The Disconnect was Complete – Catechism and Youth Work, by Pr. Rossow

“Catechism was something one had to teach in confirmation classes. The disconnect was complete,” so writes Pastor Mike Schroeder on one of the other comment strings on BJS. He is referring to the fact that catechesis and youth ministry get dragged apart in the model of “feel good” gatherings and relevant “teaching” that has taken over the notion of youth work in the LCMS in the last generation.

If I had only one thing to say to our middle of the road and thorough-going church growth readers it would be “Listen to people like Pastor Mark Schroeder.” He and so many others (including me) have been down the path of using church growth tactics to “bring the faith to life.” It is a misleading road that takes the church away from an emphasis on Christ crucified for the forgiveness of sins and the one thing alone that delivers that good – the means of grace.

Here is the comment Pastor Schroeder wrote. It is comment #9. (Note: Yaconelli and Rice are noted youth “ministry” innovators and are used in this comment as a symbol of all that was funky and cool in youth work for the last generation.)

In my first years of pastoral ministry I was a regular subscriber to Youth magazine and would read everything Yaconelli/Rice would write, and Catechism was something one had to teach in confirmation classes. The disconnect was complete.  I have since repented.  And since then it seems that the 60s/post-Enlightenment captivity of the Church has not been broken.  This is sad.  Truly our struggle is not against flesh and blood but against the powers and principalities in the heavenly places:  Prayer and Liturgy, the Word of God.  I not only thank Rev. Fisk for the video and Brian for his recommendation but add to both the Amen!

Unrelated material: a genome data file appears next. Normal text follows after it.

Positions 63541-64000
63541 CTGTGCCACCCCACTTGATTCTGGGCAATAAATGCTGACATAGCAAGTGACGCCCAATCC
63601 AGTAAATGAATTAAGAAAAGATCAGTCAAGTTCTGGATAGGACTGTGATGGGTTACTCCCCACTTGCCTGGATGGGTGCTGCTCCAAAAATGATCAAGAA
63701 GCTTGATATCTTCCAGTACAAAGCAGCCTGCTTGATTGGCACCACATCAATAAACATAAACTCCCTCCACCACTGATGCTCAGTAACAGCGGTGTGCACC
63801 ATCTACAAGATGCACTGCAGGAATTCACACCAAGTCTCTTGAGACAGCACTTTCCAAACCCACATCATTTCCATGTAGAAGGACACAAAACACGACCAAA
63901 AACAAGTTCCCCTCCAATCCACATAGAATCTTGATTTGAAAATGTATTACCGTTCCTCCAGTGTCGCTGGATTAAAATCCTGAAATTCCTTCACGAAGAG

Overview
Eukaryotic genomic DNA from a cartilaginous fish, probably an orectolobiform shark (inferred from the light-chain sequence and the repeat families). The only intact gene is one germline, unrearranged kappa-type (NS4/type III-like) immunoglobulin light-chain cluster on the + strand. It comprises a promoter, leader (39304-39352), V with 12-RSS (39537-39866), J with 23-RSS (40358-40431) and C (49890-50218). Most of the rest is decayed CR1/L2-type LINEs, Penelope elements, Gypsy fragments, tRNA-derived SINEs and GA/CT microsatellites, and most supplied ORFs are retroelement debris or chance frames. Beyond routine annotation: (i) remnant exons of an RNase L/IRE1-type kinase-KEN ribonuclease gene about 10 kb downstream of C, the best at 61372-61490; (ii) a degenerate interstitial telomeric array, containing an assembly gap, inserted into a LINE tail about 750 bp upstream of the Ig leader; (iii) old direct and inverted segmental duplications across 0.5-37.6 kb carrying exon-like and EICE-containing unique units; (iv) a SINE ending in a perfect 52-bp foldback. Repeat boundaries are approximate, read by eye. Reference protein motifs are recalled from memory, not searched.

Thank you Pastor Schroeder for that great line: “the disconnect was complete.” Thanks to you and all the humble, Christ-centered and cross-focused people on this website, at Issues, Etc., and throughout Confessional Lutheranism; the connection is being made between simple catechetical instruction and a really “living faith.”

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